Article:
Continuing Adventures in Overalls Nation: Vintage Lee Overalls from the 90s

I’ve mentioned before that though I love many different brands and styles of overalls, my personal “Platonic ideal” of overalls is the classic ones that used to be made by Lee Jeans. They’re the ones that look like this:

(If you’re curious about the Poofy Shirt, I briefed on this last November!)

Or, in their Hickory-striped version:

Mention “overalls” to me and this is almost certainly what I will visualize. Lee has not made overalls like these in decades, sadly–at least not in the United States; from what I’ve seen, these styles are still made by Lee in Japan. To find Lee overalls like these, one has to delve into the wonderful world of vintage dealers, which can be a bit…pricey.

Lee Jeans did get back into the overalls game in the 1990s, though, when overalls suddenly became significantly more popular than they had already been. Many people think that overalls came out of nowhere to prominence in the 1990s as part of the whole “grunge” movement and the concurrent nostalgia for the 1970s, but in truth, overalls were common in the 70s and 80s, though they were never as ubiquitous in those decades as they were in the 1990s. Then a backlash happened in the 2000s as clothing became all about tight fits that displayed every single curve of the body. But I digress….

The overalls that Lee made in the 1990s were neat garments indeed, but they took their inspiration not from the classic Lee overalls of most of the 1900s, but from makers like Washington Dee Cee. Gone was the two-compartment bib pocket with snap enclosures; in its place was a single pocket with a single snap-down flap enclosure, and also gone were the old buckling hardware with the classic Lee logo. None of this should be interpreted as a complaint, though! The Lee overalls of the 1990s are neat looking all on their own, and a while back I finally found a pair that fits nicely.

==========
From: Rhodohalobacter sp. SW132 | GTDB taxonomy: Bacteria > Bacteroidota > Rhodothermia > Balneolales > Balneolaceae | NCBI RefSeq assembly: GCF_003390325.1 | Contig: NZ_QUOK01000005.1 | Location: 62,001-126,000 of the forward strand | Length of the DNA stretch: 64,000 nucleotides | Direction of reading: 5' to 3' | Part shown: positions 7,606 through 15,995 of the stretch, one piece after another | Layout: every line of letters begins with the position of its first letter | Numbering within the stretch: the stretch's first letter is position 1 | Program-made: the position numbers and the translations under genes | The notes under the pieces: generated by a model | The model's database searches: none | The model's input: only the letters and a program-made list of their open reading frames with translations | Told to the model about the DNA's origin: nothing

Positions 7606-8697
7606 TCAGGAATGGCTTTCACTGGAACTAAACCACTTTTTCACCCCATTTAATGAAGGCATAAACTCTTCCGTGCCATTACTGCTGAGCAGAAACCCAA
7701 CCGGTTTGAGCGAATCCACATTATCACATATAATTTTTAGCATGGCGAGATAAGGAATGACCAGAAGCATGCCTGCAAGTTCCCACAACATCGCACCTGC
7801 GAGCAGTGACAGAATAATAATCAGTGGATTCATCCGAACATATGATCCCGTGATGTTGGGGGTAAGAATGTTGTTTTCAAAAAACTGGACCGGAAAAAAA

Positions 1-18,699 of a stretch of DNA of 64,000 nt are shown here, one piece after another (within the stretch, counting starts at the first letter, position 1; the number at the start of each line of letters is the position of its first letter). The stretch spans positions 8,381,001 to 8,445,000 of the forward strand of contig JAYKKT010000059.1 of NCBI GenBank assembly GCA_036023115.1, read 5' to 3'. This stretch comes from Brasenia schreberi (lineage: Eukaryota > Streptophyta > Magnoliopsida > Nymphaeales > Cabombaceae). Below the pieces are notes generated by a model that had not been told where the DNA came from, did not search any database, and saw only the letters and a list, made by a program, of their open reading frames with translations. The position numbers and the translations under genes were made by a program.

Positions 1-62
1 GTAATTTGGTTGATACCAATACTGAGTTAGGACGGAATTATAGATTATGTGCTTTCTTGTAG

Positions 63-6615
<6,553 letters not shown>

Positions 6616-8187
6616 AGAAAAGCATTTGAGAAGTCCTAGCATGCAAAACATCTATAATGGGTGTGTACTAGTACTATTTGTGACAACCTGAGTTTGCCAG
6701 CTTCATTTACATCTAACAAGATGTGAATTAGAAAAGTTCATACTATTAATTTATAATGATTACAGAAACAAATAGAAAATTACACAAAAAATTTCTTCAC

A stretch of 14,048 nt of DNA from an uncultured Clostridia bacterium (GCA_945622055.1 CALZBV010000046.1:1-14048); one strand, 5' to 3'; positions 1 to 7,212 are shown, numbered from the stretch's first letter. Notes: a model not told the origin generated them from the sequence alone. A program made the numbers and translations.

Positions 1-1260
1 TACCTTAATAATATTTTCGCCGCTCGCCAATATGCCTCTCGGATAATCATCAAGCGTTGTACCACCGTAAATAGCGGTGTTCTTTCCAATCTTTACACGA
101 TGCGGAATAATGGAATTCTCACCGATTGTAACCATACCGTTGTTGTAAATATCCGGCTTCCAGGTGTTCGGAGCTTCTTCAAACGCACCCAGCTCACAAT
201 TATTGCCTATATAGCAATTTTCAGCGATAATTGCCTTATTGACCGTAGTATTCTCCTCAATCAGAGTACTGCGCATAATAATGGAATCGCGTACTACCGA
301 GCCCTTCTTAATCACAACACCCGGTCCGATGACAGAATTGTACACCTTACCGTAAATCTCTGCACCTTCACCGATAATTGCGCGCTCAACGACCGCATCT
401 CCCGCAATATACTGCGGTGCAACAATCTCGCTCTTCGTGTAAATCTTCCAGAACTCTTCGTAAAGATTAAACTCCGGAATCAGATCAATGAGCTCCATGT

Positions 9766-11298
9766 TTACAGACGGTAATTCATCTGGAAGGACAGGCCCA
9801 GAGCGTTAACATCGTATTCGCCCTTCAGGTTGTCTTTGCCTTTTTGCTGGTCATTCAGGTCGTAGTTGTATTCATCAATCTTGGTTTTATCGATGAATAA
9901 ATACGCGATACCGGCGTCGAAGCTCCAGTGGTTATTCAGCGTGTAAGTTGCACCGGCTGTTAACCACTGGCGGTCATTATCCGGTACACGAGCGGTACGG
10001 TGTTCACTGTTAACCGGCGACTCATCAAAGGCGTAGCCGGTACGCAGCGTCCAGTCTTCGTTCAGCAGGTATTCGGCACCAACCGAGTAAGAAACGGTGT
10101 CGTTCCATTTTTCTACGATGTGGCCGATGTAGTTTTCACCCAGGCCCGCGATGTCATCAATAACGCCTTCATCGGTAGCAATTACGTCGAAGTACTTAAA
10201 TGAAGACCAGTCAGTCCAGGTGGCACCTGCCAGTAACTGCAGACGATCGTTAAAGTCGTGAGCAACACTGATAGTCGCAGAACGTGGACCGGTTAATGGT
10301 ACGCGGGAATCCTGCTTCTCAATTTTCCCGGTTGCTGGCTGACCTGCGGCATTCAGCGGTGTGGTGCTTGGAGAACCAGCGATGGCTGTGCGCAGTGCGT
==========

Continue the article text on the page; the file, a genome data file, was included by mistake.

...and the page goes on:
I like these a lot! They’re made of thick and solid denim, and the stonewashing is not overdone to the point of giving the overalls too much fade. The hardware is solid brass, which isn’t always a standard–some overalls of the 1990s have hardware of aluminum or some other softer metal, which means that it’s not unheard of for clasps to break completely. I am keeping my eye out for more of these; I’d love to know if Lee made these in a hickory stripe or even in other colors. (One problem is that Lee also made virtually identical overalls for women, and a lot of eBay sellers don’t know the difference. Not only do womens’ overalls fit completely differently, they’re sized differently and they don’t have a functioning fly. I fell victim to this years ago, when I thought I was getting a neat pair of white Lee overalls. The Wife ended up getting them….)

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